Former Illinois Gov. Rod Blagojevich used to block out the entire day on his schedule to do his hair, says a former top aide who once made it his business to cover for his ill-fated boss.

Bradley Tusk, who served as deputy governor to Blagojevich from early 2003 through the Northwest Side Democrat’s 2006 re-election, said it wasn’t until he saw those first photos of a white-haired Blagojevich in prison that he realized what was happening.

“I kind of knew he dyed his hair. I didn’t realize what that entailed,” Tusk said in an interview Monday.

“It clearly was like an all-day process, and it clearly was private or embarrassing or something enough that he did it on his own,” said Tusk, who is promoting a new book that devotes a couple of chapters to his work in the Blagojevich administration—part of it detailing the former governor’s lack of work.

Unlike so many people for whom their association with Blagojevich was a career killer best forgotten, Tusk is the rare individual whose well-timed escape from Illinois led to an extremely lucrative second act.

Tusk left two years before Blagojevich’s indictment and ended up running New York Mayor Michael Bloomberg’s successful campaign for a third term. He then parlayed his government experience into consulting work for a fledgling outfit called Uber.

Tusk took his fee from the now transportation juggernaut in equity. Published reports have placed his stake in Uber at $100 million.

“I have not denied it, let’s put it that way,” Tusk said of the amount, calling himself “very lucky.”

Gov. Rod Blagojevich meets with the Sun-Times Editorial Board in 2005. Deputy govenor Bradley Tusk (right) listens. File Photo by Jim Frost Sun-Times.

Gov. Rod Blagojevich meets with the Sun-Times Editorial Board in 2005. Deputy govenor Bradley Tusk (right) listens. File Photo by Jim Frost Sun-Times.

Now, in addition to consulting other startups on how to deal with regulatory hurdles, Tusk has his own venture capital firm to invest in them, plus his own charitable foundation.

Tusk was in town Monday for an appearance at Chicago Ideas Week. He was pitching his idea to drive greater voter participation by allowing people to vote from their phones using blockchain technology. His foundation helped pay for a pilot program this year in West Virginia for deployed military personnel.

While he was in town, Tusk did a series of media interviews to talk about his book, “The Fixer: My Adventures Saving Startups from Death by Politics.”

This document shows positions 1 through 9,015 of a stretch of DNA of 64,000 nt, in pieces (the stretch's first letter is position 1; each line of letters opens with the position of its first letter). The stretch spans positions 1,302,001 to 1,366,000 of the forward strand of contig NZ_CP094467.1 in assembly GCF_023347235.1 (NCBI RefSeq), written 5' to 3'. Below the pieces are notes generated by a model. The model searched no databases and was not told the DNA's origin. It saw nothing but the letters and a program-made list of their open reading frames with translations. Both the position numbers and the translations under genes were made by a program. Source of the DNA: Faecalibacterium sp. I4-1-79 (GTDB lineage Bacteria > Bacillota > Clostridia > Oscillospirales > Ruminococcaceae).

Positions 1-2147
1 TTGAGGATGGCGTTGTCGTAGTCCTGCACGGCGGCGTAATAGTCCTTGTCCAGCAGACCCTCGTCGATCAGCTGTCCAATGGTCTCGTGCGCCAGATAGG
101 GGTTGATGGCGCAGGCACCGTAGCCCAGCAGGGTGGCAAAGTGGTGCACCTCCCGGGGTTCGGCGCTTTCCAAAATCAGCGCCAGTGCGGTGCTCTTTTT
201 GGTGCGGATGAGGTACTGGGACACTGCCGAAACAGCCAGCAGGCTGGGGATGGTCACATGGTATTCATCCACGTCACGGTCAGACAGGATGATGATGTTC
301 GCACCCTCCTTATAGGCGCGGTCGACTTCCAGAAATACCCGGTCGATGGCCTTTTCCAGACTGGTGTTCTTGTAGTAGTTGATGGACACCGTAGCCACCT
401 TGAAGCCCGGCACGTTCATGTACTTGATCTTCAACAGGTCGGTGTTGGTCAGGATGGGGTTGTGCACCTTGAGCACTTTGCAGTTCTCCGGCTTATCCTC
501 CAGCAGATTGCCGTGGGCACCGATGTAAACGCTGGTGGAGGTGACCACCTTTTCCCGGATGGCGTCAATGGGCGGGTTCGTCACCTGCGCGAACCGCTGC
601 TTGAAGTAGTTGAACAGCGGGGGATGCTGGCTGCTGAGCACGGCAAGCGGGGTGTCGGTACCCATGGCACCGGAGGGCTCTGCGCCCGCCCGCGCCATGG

In the chapters on his Illinois days, Tusk describes a Blagojevich who was missing in action when it came to the responsibilities of the job.

Noting that Blagojevich preferred to work from home, he added: “ ‘Work’ meaning a loose mix of a few phone calls, watching SportsCenter, reading long biographies of Napoleon, preparing to go for a run, going for a run, stretching after the run, and then showering for at least 90 minutes after that.”

Former Gov. Rod Blagojevich arrives at the federal courthouse in Chicago in 2011. Appeals. (AP Photo/Charles Rex Arbogast, File)

Former Gov. Rod Blagojevich arrives at the federal courthouse in Chicago in 2011. Appeals. (AP Photo/Charles Rex Arbogast, File)

Tusk also described the governor’s hours-long trips to the tailor to get fitted for new suits, but made no mention of Blagojevich’s hair care. Given the governor’s well-known attention to his mane, I had to ask why not.

Tusk explained that he was occasionally allowed to tag along to the tailor but that hair days were strictly off limits.

He said he remembers once trying to schedule a meeting with Blagojevich that bumped into his hair plans.

“How about the other 23 hours in the day,” Tusk recalls asking.

“No, no, no, that’s the whole day,” Blagojevich insisted.

Tusk, it should be noted, was under the impression Blagojevich got his dye job from his barber.

But the governor’s former barber, Peter Vodovoz, told me Blagojevich dyed his own hair. Vodovoz said the governor’s monthly haircuts never took longer than 25 minutes.

Rod Blagojevich, Inmate No. 40892-424 at the Federal Correctional Institution in Englewood, Colorado. | NBC5 CHICAGO PHOTO

Rod Blagojevich, Inmate No. 40892-424 at the Federal Correctional Institution in Englewood, Colorado. | NBC5 CHICAGO PHOTO

As jealous as I may be of Blago’s hair, I’m left with this pitiful image of him hiding out at home with a box of Just for Men and a shower cap.

I asked Tusk about the imprisoned governor’s bid for a pardon from President Donald Trump.

Tusk, who testified against Blagojevich at both his trials about the governor’s alleged effort to shake down then-congressman Rahm Emanuel over a school construction grant, said he believed Blagojevich received a fair trial and has never taken issue with his 14-year sentence.

But if Trump ”were to say seven years is enough time for this particular crime, I’m going to commute the sentence, I wouldn’t have issue,” he said.

“I really don’t know if there’s enough in it for Trump to choose to do that,” he added.

Stranger things have happened.